Consolidation is often the best way to alleviate financial pressure. It is the same for student debts, where private and federal student loan consolidation programs help clear debts constructively. Just be wary of the differences.
Loan consolidation is widely recognized as an affordable and effective way of alleviating the financial pressures students find themselves in. Not everyone expects students who have had their college careers financed by federal loans to be in such dire straits. But for those students, there are federal student loan consolidation programs available.
Only those who have taken out federal loans can qualify for these programs. If they have also taken out private loans, these loans are rarely covered jointly by the same consolidation program and require a private consolidation loan. Regardless, clearing college debt is definitely made more affordable.
It would be unwise to dismiss the extent to which student loans can place a student in debt. Over the three or four years that a student is at college, the accumulated figure can be as large as $50,000. So, finding an effective strategy to clear them is a key move.
Difference Between Federal and Private Loans
So, why are these loans considered so different? Why can a federal student loan consolidation program not include personal loans too? The reason is the terms of these loans are very different – not least the fact that federal loans already come at more affordable terms.
Since the federal government either issues or subsidizes these loans, the risk is much lower. Therefore, interest rates can be much lower than those charged by private lenders. Different states may offer slightly different terms, depending on a range of factors. Normally, the clearing college debts starts on graduation day.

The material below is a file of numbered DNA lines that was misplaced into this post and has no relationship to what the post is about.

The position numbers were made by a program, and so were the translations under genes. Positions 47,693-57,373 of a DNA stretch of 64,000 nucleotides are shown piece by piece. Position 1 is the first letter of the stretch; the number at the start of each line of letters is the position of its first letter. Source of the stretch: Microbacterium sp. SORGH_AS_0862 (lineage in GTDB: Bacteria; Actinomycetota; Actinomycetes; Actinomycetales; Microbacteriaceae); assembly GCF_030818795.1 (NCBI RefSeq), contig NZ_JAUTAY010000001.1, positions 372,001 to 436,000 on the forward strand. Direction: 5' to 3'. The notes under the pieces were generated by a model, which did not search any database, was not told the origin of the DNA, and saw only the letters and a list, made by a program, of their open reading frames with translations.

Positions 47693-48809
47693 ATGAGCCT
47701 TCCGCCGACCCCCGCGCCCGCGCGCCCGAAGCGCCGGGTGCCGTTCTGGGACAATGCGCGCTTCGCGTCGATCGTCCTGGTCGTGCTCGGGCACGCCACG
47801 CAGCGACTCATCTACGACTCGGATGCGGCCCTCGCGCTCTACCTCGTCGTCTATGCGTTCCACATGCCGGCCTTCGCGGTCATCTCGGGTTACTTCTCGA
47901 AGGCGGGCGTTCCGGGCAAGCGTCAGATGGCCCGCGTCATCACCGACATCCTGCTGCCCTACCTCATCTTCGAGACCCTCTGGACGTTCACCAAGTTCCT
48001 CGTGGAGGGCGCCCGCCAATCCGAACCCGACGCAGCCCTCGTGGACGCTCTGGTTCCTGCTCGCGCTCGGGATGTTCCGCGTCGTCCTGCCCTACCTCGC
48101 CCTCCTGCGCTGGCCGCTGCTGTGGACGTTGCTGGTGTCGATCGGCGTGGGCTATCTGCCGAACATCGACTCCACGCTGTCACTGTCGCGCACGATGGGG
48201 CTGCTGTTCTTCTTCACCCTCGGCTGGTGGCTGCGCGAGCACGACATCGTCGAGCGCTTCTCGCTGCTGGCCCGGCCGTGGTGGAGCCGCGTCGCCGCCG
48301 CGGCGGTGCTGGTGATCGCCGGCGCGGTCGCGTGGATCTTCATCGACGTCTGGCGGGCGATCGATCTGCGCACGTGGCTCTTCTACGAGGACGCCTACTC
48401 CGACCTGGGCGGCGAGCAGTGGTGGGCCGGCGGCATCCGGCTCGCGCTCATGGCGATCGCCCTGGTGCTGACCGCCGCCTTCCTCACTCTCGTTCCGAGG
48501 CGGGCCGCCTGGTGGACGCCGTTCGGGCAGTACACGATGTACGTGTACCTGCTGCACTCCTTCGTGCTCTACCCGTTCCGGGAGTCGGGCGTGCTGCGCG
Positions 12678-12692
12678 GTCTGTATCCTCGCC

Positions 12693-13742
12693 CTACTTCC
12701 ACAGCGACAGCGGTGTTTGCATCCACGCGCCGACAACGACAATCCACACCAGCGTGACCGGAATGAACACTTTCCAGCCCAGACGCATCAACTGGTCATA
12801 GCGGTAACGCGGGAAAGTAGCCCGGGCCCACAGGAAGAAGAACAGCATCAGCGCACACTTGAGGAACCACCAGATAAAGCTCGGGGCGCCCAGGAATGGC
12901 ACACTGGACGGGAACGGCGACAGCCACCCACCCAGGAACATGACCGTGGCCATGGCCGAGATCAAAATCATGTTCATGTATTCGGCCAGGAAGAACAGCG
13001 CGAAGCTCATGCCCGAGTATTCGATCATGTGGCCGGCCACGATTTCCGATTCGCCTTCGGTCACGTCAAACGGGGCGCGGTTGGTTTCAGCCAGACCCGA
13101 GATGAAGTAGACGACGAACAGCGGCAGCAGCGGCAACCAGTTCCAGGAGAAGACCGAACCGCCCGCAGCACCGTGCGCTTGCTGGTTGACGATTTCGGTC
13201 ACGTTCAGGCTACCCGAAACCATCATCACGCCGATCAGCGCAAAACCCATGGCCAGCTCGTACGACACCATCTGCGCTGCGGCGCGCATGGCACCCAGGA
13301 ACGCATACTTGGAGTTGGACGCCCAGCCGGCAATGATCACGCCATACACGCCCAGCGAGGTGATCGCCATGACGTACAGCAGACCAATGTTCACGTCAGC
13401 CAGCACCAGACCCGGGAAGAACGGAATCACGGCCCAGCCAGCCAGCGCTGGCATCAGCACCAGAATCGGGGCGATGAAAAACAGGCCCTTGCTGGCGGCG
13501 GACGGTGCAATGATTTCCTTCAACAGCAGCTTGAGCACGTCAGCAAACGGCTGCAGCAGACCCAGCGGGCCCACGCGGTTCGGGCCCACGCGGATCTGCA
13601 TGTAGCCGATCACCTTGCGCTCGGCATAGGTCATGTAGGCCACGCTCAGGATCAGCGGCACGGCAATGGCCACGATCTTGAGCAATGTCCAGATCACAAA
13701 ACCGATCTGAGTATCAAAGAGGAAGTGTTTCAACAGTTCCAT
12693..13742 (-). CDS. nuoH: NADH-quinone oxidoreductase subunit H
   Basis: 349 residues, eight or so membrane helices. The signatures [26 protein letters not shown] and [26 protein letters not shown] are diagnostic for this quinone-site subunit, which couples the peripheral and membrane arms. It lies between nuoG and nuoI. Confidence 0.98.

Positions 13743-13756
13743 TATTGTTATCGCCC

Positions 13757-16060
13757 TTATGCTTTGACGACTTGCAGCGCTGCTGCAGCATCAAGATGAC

Privately funded student loans are provided by banks and commercial lenders, and come at higher interest rates. Often, they too offer a period of grace until after graduation, but the accumulation of interest over that period means high repayment sums are necessary once it comes to an end.
Consolidation Programs Do Not Mix
The specific differences between private and federal loans means the benefits provided by a consolidation program can greatly vary too. But crucially, because federal terms are already designed to save money, including them in a private program is not likely to result in any great advantage. A federal student loan consolidation program is needed to accomplish that.
At best, a private loan may be altered to match the terms of the federal loan, so a federal loan is not improved. However, clearing college debts through a federal program means the repayments can be lowered sufficiently to make a difference, and ease the financial pressure the student is under.
A good example is the ability to delay repayments on a student loan until after graduation, but without an accumulation of interest. So, the slate is clean until graduation. A private lender, on the other hand, may charge $20 per month in interest for 5 years, meaning $1,200 in interest is due when graduation arrives.
Typical Federal Consolidation Terms
How can a federal student loan consolidation program work so well? It has everything to do with the terms that are offered. Often, it is a private lender specializing in federal loans to students that finances the consolidation loan, but with federal subsidization the interest rate falls dramatically.
Basically, the original federal loans are bought out, with the new loan coming at a much longer terms to ensure the repayment sum is as low as it can possibly be. The maximum period is 30 years, and a fixed interest rate means clearing college debts can fit perfectly into a tight budget.
This structure means that major savings are made each month, with payment of $300 falling to perhaps $175. However, over the loan term the amount of interest paid is much more. The key difference is that student loans are paid off, and consolidation repayments are always affordable.
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